“But,” I said, and she widened her eyes slightly, as if waiting for me to offer the final blow. “If you ever need me, or want to come home…”
I trailed off, not completing my sentence, because even now, Zaynah knew exactly what I meant. My spirits rose momentarily when she nodded, and I gave her a last smile before I took a step back and left the room, feeling a tiny spark of hope amidst the sorrow deep down.
I rubbed my burning eyes as I went to sit on the edge of the outside bench, thinking that I would watch her go and then check on my younger brother after. It had been three days since the funeral and I could see him slowly regaining his former spirit, although it was taking a long while for him to digest that everything in his life had again completely changed. His married life was completely over.
Riyaad sat next to me as I waited there for those few minutes, just letting us dwell in companionable silence for that little while, understanding that I really didn’t want to talk.
All I could think of then was how unfair it all was. How I had been robbed of my marriage. There had been a point when all I wanted was for Zaynah to just be alive… to just be okay. Now that she had woken up and was actually well enough to leave the dreaded hospital, my heart yearned for more. I wanted her back, not just the way she was, but the way I knew her. I wanted more out of her… I wanted more out of the entire deal.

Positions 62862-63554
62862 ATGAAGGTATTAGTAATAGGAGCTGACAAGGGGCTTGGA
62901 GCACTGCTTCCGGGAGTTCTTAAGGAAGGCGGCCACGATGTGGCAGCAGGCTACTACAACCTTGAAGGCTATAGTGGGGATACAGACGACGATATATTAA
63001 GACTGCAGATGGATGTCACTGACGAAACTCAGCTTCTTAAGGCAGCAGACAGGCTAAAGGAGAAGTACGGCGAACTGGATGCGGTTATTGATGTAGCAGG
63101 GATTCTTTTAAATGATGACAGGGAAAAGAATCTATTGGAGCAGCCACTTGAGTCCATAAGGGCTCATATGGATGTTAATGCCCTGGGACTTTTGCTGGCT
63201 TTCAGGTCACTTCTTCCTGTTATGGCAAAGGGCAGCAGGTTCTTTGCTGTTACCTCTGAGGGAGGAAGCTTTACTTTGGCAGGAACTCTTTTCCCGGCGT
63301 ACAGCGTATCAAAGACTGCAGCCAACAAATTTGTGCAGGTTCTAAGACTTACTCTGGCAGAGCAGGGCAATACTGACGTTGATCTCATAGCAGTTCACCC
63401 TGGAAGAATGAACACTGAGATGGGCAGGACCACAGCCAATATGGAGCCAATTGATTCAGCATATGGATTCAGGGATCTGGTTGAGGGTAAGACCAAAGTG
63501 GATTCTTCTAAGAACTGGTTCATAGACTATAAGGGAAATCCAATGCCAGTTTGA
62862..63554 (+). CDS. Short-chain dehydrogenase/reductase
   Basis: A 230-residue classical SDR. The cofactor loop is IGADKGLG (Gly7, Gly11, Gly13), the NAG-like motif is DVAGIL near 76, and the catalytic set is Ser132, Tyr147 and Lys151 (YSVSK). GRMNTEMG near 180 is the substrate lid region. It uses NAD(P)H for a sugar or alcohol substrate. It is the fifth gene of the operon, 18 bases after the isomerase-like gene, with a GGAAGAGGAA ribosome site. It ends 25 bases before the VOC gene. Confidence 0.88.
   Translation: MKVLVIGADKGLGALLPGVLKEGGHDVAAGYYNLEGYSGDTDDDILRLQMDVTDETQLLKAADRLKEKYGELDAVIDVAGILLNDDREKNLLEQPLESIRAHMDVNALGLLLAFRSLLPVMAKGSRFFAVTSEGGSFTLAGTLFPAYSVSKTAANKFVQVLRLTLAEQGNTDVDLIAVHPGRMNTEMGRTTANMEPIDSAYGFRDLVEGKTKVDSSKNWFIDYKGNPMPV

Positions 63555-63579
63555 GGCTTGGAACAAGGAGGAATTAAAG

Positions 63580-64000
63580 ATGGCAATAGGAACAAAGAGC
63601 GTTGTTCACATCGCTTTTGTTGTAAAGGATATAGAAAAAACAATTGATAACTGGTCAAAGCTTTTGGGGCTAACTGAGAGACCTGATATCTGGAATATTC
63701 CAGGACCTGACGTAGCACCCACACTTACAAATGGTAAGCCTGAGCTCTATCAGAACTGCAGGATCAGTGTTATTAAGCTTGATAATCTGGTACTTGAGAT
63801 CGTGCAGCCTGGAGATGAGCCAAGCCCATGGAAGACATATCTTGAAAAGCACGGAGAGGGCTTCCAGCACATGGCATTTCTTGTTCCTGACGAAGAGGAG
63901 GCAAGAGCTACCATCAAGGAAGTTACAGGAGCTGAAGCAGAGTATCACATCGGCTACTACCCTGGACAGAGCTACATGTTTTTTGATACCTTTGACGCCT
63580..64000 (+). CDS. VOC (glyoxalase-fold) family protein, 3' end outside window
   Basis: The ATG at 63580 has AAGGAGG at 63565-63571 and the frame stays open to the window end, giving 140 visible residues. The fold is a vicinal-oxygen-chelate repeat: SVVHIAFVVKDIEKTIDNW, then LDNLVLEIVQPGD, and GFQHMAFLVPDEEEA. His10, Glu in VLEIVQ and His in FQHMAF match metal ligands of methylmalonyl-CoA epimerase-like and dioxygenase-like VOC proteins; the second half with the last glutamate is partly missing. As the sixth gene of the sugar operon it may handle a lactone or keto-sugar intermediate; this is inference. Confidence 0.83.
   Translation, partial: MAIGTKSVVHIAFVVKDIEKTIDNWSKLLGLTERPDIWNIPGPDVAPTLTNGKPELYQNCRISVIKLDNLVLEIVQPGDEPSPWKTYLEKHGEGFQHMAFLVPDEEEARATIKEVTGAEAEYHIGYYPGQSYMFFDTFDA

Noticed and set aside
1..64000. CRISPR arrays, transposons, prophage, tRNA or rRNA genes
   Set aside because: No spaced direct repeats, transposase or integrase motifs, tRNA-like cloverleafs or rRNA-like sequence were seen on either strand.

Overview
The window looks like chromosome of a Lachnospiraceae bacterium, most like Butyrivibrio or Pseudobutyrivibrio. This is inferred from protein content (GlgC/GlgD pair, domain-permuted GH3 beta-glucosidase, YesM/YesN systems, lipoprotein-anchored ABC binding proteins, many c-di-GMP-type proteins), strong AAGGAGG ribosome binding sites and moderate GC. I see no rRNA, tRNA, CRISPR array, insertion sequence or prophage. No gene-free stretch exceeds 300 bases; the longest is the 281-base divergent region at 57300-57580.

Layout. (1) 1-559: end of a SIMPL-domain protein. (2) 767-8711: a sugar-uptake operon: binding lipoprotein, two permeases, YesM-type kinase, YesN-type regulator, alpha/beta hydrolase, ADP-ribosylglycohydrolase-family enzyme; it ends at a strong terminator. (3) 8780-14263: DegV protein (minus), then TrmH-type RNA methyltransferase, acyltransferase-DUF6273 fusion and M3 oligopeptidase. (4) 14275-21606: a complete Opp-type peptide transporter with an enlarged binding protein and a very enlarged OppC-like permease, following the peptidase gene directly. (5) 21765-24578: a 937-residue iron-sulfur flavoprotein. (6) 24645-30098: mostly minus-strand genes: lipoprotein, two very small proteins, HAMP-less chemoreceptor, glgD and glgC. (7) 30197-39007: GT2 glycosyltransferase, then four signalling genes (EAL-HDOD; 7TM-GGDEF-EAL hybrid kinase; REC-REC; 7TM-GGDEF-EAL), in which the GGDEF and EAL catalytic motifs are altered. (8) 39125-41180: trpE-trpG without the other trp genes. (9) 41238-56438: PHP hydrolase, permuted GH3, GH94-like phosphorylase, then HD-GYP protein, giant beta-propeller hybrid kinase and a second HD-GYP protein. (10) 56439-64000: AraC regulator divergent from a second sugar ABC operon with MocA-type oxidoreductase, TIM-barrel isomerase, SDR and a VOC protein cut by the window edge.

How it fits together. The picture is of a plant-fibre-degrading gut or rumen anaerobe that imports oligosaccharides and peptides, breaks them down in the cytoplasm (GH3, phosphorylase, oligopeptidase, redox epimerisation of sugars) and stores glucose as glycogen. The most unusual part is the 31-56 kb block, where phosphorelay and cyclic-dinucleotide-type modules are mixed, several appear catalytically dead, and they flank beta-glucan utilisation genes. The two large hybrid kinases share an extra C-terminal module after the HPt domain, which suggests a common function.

Of course, I knew that I was being ungrateful.
I didn’t think of all the simple bounties we had been granted, through it all. I didn’t think that at least my wife had been given a second chance at life, or show any gratitude that she had at least come out of the unconscious state she was in. All I wanted was more… because I felt robbed of my time with her. I felt that I deserved more out of the marriage. I felt that I wanted more than her to just be okay. I wanted us to be okay. I wanted more from what we had.
Yes, it was a test… and yes, it was hard… even harder than I thought to watch her go home happily with her family, without any clue of the outcome of our marriage.
And almost as if coming to save me from myself, as I got off the bench when the car exited, it was almost as if someone whispered, beautifully, straight into my soul:
“Indeed, with every difficulty, there is relief.” (Surah Inshirah)
And it was so apt as the words caught me, because I had forgotten. It set my soul alight because throughout the ordeal in hospital, and almost losing Zaynah, it was what kept me going. It was what comforted my deranged spirit when I felt like I had lost everything. At that stage, all I wanted was for her to just be okay. All I wanted was for her to just survive.
Because even though we are tested with hardship, Allah Ta’ah reminds us not once, but twice, that within that hardship, there are so many eases that we are given. Whether the ease comes now or later, the promise that we are given is a true one. So instead of dwelling over the loss of a wife, I knew that, unlike Zee, my wife was still here. I could still try, though it might look like I had no chance. I could still try and earn the greater rewards that will be in store for me, through my patience.
All I needed to for now was let go, and have faith that even though it may not be right now, a some point in the future, everything will be okay again.